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Red Cross ‘first-ever blood crisis’ impacts felt in Arizona

Published: Jan. 13, 2022 at 5:11 PM MST
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TUCSON, Ariz. (KOLD News 13) - The American Red Cross declared its first ever blood-crisis as it has reached “dangerously low” blood levels.

“All it takes is one big surgery that has a huge need and you can get into a bind quickly when there’s a shortage on blood supply,” said Director of Laboratory Services at Tucson Medical Center Sanjay Timbadia.

He said the hospital’s current inventory of blood is half of the usual supply and some doctors are rearranging surgery schedules to make do.

“I’ve been with Tucson Medical Center for 10 years and this is the first we’re experiencing this in my time here,” he said.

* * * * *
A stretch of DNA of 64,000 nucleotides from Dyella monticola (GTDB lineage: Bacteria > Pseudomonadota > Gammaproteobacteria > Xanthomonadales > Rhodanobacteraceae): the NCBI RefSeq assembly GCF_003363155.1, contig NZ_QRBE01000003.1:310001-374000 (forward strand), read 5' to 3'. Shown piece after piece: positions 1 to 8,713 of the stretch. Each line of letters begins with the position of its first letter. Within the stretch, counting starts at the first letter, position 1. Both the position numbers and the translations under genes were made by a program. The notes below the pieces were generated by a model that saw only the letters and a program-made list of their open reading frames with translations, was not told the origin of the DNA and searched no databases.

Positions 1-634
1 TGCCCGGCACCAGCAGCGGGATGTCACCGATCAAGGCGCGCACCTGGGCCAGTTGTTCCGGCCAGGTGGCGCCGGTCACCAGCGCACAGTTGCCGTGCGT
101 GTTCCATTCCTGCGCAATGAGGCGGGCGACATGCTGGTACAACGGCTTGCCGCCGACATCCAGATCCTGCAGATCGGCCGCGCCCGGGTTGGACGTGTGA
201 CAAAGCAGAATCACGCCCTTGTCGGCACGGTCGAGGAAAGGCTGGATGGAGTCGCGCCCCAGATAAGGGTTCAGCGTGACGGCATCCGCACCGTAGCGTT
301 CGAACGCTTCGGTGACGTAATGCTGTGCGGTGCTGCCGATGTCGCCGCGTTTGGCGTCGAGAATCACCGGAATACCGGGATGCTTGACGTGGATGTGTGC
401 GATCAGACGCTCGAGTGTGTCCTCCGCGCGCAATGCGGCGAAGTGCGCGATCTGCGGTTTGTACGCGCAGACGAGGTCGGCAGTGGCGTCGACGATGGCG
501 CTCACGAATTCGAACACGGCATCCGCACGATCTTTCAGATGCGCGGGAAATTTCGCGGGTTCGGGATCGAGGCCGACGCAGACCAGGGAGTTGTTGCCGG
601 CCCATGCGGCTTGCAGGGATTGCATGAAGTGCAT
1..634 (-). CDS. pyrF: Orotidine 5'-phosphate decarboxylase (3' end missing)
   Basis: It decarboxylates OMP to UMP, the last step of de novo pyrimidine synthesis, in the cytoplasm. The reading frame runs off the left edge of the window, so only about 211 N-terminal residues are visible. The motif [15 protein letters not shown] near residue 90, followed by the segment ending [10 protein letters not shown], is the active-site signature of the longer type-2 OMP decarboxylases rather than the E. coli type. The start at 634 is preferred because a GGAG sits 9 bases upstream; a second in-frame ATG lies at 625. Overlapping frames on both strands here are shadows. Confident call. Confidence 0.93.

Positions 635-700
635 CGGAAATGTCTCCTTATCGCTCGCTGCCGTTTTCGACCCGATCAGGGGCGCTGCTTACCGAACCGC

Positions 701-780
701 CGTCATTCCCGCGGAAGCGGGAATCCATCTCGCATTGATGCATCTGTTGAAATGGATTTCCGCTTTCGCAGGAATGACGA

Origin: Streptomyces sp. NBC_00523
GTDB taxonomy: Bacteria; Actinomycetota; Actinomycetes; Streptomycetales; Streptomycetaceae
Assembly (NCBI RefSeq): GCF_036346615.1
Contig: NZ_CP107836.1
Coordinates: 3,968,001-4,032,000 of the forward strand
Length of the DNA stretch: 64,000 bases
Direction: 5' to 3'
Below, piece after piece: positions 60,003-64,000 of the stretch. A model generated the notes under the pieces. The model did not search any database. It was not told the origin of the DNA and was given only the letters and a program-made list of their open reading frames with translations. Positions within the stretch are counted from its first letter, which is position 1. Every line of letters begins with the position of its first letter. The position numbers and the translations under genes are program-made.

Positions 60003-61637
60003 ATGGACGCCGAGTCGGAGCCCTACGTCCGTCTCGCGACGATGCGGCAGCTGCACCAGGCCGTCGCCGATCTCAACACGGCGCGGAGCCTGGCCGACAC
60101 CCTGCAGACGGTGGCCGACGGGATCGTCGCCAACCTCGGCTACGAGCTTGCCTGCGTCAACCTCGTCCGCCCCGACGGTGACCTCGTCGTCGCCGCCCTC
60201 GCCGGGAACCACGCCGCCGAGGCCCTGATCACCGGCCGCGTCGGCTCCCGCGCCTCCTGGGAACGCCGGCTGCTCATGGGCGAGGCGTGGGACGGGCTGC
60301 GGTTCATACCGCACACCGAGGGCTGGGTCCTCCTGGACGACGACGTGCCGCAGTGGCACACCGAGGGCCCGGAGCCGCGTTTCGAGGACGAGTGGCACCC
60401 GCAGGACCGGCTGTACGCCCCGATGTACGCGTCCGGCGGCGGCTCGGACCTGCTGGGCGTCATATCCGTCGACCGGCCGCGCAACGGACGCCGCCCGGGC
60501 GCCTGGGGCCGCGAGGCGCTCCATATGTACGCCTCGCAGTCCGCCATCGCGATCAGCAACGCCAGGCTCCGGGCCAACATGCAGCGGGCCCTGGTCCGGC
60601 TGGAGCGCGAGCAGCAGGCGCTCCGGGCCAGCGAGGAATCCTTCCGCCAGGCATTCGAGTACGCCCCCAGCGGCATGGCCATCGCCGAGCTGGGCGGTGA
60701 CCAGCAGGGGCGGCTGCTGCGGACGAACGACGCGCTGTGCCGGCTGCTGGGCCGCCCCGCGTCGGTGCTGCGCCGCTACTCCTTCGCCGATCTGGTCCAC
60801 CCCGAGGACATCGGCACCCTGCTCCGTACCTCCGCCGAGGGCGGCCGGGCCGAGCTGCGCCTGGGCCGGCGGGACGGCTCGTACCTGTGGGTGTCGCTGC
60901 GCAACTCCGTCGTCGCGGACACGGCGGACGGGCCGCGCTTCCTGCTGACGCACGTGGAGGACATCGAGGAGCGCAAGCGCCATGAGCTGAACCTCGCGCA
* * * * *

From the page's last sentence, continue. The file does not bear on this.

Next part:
The short supply at TMC is for all blood types and it’s not just hospitals feeling the pinch.

“People need to be aware there are a lot of different uses for blood. For both patients on cancer therapy, people that have blood disorders, of course people that have trauma from traumatic accidents,” said oncologist Dr. Christopher DiSimone.

He said the blood-crisis can have a direct impact on his cancer patients.

“Occasionally patient’s therapies have to be delayed until they can get transfusions,” he said. “It also means that you may have to make hard decisions of who can get transfusions and who doesn’t.”

To reduce the shortage in southern Arizona and nationally, the Red Cross is urging the public to roll up a sleeve and save a life.

“Whatever you can do now is the time to do it. If you’re healthy and can donate, I encourage everyone to do so,” Timbadia said.

Find out how you can make a difference and donate blood to the Red Cross, here.

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